pleted and the guards stepped baok.
Warden Mead raised his hand and at
7.12.30 Electrician Davis turned the
switch that threw 1,700 volts of elec
tricity into the living body.
The rush of the current threw the
body so hard against the straps that
they creaked perceptibly. The hands
clinched Suddenly and the whole atti
tude was one of extreme tenseness.
For forty-five seconds the full current
was kept on, and then slowly the elec
trician threw: the switch baok, reduc
ing the current volt by volt until it
was cut off entirely. Then, just as it
had reached that point, he threw the
lever baok again for two or three seo
onds. The body, whioh had collap
sed as tho current was reduced, stif
fened up again against the straps.
When it was turned off again Dr. Mc
Donald stepped up to the ohair.and
put his hand over the heart. He said
he felt no pulsation, but suggested
that the current be turned on for a
few seconds again. Once more the
body became rigid.
From the time Czolgosz had left his
poll until the full penalty was paid
less than four minutes had elapsed.
The physicians present used the steth
oscope and other tests to determine if
any life remained, and at 7.17 the
warden, raising his hand, announced:
"Gentlemen, the prisoner is dead."
The witnesses filed from the cham
ber, many of them visibly affected,
and the body was taken from the ohair
and laid on the operating table.
The body was placed in a black
stained pine coffin, every portion of
the anatomy being replaced under the
supervision of Dr. Gerin and Warden
Mead. Shortly afterward it was taken
to the prison cemetery and au extra
ordinary precaution taken to com
pletely destroy it. A few days ago
under thc warden's order an experi
ment was made to determine the
power of quicklime in thc destruction
of flesh and bone, whioh was not sat
isfactory. Warden Mead at once eon
i'erred with some of the physicians
present and determined, in conjunc
tion with Superintendent Collins, that
the purpose of the law was the destruc
tion of the body, that.it was not ne
cessary to usc quicklime for that end. !
Accordingly a carboy of acid was
obtained and poured upon the body in
tho collin after it had been lowered
into the grave. Straw was used in
tho four corners bf the grave as the
earth was put in to give vent to such
gases as might form.
It is the belief of the physicians
that the body will be entirely disin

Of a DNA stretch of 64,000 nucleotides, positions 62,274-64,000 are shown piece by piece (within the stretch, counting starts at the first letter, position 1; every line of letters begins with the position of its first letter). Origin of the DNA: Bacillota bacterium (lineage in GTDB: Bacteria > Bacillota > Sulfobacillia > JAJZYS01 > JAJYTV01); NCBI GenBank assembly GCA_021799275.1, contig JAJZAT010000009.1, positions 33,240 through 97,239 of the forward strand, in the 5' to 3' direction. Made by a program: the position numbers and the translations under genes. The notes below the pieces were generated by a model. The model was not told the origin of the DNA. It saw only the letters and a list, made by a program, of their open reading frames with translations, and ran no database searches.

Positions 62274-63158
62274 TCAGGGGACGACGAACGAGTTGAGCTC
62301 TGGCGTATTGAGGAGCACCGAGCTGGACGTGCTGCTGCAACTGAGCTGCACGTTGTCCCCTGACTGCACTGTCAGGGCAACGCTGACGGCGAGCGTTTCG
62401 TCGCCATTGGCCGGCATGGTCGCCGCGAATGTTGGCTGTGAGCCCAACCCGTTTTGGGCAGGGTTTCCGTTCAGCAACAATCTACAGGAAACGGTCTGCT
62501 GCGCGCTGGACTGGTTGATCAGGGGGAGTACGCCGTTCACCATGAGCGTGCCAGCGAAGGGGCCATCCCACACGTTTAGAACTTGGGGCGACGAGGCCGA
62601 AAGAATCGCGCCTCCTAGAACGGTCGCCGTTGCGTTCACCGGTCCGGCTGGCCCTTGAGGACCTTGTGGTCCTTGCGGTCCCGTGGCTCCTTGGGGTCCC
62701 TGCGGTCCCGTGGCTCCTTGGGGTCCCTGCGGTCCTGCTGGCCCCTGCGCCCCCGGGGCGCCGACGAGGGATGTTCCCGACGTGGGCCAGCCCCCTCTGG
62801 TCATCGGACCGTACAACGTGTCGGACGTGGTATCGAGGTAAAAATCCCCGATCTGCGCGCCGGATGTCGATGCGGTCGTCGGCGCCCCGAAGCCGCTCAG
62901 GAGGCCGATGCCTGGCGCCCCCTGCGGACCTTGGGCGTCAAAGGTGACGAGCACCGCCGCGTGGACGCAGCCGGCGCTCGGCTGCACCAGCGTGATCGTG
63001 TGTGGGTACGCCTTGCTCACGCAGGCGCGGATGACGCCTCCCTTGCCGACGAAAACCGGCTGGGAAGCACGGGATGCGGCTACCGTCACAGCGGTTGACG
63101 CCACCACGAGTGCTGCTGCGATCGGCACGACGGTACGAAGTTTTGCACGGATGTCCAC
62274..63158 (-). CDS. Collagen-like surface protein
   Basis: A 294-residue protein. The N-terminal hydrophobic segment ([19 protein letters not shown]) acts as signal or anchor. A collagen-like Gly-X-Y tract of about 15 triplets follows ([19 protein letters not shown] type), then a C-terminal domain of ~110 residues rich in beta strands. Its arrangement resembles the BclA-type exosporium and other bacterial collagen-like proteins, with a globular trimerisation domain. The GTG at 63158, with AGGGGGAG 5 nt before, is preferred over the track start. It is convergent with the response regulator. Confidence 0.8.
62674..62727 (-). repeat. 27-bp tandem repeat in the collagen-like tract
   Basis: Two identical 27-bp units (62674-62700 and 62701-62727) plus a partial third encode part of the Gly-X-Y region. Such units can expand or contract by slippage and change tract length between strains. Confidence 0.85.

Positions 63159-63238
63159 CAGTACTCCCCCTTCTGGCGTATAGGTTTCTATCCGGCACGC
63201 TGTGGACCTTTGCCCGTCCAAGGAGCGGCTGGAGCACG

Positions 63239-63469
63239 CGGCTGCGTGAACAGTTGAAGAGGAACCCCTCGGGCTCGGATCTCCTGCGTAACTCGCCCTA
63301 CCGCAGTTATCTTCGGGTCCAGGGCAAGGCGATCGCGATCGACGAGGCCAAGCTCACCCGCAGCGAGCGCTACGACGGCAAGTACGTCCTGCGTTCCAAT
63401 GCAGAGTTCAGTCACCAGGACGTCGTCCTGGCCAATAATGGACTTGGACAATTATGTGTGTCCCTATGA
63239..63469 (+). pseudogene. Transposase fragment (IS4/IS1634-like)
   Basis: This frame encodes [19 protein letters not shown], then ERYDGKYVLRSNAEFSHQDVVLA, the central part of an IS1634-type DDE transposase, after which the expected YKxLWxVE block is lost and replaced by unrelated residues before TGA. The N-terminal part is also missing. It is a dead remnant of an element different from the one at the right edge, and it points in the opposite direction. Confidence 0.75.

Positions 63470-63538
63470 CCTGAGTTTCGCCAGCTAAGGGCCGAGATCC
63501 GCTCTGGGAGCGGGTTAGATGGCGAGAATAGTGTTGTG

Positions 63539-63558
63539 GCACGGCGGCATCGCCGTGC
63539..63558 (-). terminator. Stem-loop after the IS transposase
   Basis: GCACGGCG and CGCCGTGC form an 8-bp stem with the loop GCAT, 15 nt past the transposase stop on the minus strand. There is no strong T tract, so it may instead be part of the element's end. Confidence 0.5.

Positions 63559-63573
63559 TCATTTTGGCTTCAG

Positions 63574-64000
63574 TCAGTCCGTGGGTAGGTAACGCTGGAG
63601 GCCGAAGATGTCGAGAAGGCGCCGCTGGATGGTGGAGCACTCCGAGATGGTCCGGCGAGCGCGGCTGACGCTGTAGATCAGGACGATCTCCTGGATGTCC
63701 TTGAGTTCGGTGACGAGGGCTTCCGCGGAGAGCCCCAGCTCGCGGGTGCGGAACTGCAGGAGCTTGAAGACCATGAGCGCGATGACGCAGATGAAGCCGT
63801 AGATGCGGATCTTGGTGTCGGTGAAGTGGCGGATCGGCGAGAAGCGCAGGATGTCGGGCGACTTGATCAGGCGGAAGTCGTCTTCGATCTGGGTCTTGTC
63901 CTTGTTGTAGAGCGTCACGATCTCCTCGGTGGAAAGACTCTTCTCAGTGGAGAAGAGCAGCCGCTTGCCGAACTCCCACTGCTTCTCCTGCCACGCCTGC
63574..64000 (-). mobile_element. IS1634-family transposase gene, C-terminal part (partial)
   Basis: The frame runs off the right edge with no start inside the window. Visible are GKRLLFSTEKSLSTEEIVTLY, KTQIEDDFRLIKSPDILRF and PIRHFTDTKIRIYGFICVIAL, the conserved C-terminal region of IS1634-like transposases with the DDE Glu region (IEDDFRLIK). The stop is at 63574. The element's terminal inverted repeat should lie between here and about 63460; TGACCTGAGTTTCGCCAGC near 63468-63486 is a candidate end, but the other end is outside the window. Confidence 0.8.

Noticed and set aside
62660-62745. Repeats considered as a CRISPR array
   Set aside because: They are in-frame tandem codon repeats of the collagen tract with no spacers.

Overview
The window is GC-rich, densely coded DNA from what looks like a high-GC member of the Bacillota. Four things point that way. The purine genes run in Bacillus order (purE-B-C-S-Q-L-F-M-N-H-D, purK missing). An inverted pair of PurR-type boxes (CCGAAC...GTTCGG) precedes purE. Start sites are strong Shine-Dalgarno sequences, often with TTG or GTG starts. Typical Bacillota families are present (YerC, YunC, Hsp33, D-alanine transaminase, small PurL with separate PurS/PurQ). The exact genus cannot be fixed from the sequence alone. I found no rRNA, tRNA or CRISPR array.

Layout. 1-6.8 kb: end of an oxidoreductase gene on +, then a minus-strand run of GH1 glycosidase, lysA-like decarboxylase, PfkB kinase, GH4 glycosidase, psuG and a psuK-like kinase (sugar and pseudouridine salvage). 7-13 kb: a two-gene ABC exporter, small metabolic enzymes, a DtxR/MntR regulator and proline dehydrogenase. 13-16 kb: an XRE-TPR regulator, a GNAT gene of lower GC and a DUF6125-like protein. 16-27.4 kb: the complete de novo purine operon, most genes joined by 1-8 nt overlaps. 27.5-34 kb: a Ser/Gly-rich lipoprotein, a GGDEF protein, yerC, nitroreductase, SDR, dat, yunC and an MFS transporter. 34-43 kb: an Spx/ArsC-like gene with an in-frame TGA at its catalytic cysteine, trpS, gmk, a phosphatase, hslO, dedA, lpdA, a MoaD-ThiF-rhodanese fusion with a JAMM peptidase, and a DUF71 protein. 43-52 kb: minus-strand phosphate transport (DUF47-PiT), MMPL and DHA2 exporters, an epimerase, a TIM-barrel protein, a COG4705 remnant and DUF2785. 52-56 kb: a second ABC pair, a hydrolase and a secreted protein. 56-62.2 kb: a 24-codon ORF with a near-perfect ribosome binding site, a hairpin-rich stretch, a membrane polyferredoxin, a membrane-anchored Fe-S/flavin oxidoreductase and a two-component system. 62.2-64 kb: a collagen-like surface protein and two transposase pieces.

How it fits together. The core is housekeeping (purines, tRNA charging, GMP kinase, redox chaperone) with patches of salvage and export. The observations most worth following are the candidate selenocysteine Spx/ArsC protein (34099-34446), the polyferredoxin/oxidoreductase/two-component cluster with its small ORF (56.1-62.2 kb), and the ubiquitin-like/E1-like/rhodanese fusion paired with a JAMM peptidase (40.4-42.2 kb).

tegrated within twelve hours. Dur
ing that time and as long as deemed
necessary a guard will be kept over
the unmarked grave.
A lengthy report prepared this
afternoon by the autopsy surgeons re
lated entirely to the brain and was of
a highly technical character. After
scientifically describing to the min
utest detail the brain of the dead mur
derer the report conoludos as follows:
-, "No anomalies found. The brain
in general is well developed, sufficient
ly masked with fissures and tho lobes
are in a normal proportion."
. Tho surgeons have not yet..drawn ?
report on what tho autopsy disclosed
as to the other organs.
The Rev. Herrick, chaplain of tho
prison, was in the death chamber
ready for any call that might bo made
for bis services. He was not wanted
by the prisoner, however,' and sat
.quietly in the rear 'of tho chamber
throughout thc oxecutiou.
Tho clothing and personal effects of
the prisoner was burned. under direc
tion of Wardou Mead shortly af ter tho
Prison Superintendent Collins made
the following statomont to tho Asso
"Tho execution was ono of tho most
successful over conducted in tho
State. Kxiraordinary caro had to bc
taken in thc ease, because both.tho
Warden and 1 received hundreds of
threatening letters, many of them as
serting in violent and intemperate
langnage that the prisoner would
never be put in the chair. I have de
cided for the present that we will not
destroy any of the hundreds of letters
written to Czolgosz, the warden and
myself as to the case. Eventually
they will be destroyed, but it has
struck me that perhaps we should
make a list of them, especially of
those letters signed wita full and
proper names, in which condolence
was offered to the prisoner or threats
agaiust us were made. My plan is to
get the addresses of these people and
keep the list for police reference. I
believe that there may come a time
when such a li Rt would be valuable in
running down Anarchists."
E???gi? ie Know Better.
NIAGARA . FALLS, N. Y., October
24.-Mrs. Minnie Edson Taylor, 50
years old went over Niagara Falls on
the Canadian side thia Afternoon and
survived a. feat never before accom
plished, and indeed never attempted,
except in the commission of suicide.
She made the trip in a barrel. Not
only did she survive, but she escaped
without a broken bone, her only ap
parent injuries being a s?alp wound
one and a half inches long, a slight
concussion of the brain, some shock
to her nervous system and bruises
about the body. She was conscious
when taken out of the barrel. The
doctors in attendance upon her to
night said that, though she was some
what hysterical, her oondition is not
at all serious and that she probably
will be out of bed within a few days.